Round III - Sushi
Assorted Sushi
It was that first Nobu waiter who suggested we close with sushi, and I think it's a wonderful, simple finish. There are many who will say that you don't go to Nobu for the sushi, and I say screw them. Sure, it's mostly very traditional, and you can get great sushi in a lot of places, but it's absolutely outstanding at Nobu and I can't think of a better way to end the meal. After the first two rounds, I take inventory, surveying the table's hunger level, and then order appropriately. It's a comforting, filling finish to a great meal.

Of course, despite the numerous visits, I still haven't managed to work my way through the entire menu. I try to slip in one new dish every time, but it takes time. So if any other Nobu devotees can suggest anything I have to have, by all means, let me know. I like to think that Dom's Omakase is a living, breathing culinary roadmap, and I look forward to revising and improving it at every possible opportunity.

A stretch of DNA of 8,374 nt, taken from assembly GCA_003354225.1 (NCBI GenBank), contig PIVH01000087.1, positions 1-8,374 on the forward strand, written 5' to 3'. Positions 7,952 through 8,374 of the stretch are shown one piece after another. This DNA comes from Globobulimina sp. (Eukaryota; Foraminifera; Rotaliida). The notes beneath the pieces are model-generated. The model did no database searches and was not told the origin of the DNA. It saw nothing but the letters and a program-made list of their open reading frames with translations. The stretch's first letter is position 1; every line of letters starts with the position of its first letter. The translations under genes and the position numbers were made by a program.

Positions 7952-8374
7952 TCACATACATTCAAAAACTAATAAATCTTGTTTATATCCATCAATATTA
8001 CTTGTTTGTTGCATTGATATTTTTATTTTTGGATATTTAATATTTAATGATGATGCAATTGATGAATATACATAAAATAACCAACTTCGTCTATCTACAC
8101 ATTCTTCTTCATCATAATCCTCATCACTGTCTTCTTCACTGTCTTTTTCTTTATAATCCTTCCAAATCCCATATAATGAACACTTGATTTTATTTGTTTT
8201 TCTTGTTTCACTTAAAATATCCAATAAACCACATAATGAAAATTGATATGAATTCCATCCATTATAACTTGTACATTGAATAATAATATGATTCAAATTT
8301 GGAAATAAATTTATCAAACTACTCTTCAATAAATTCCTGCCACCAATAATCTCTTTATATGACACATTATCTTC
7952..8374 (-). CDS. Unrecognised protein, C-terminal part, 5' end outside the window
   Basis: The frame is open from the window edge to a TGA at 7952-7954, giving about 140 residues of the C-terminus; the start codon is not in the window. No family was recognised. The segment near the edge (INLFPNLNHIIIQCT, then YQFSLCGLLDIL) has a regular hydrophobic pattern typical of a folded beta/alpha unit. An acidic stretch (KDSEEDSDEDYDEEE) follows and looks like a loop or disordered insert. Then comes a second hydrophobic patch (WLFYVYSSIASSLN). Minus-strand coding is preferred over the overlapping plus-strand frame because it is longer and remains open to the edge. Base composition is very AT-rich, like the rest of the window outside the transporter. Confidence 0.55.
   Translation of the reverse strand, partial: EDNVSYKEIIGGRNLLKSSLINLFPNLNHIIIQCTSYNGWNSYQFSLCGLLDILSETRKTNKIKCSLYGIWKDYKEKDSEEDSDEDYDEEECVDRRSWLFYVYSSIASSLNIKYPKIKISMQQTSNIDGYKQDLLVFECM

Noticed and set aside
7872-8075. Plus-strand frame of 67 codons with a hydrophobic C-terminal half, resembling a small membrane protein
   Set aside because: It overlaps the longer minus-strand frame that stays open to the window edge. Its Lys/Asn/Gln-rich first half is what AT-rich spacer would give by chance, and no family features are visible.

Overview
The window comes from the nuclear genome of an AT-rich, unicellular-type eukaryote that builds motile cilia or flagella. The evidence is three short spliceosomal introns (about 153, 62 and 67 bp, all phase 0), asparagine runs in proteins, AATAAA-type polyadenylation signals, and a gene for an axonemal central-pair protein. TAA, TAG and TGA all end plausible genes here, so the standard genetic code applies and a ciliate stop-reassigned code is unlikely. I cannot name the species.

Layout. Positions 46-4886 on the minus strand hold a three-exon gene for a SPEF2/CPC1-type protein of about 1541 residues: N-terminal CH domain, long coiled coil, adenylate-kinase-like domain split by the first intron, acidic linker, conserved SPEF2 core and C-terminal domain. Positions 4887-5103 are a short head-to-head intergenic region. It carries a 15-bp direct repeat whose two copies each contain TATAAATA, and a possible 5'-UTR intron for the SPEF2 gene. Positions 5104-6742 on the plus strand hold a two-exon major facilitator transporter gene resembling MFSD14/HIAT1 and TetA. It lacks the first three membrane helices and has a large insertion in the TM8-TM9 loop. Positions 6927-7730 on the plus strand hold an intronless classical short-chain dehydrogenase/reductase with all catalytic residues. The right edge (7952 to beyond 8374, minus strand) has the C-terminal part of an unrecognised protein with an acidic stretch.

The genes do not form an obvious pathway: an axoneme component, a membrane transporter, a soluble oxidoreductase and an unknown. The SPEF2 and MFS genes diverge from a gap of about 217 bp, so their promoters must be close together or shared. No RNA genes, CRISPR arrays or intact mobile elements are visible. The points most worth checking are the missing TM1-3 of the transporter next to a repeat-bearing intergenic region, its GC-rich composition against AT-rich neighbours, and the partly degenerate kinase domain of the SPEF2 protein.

i love nobu's toro tartare and monkfish pate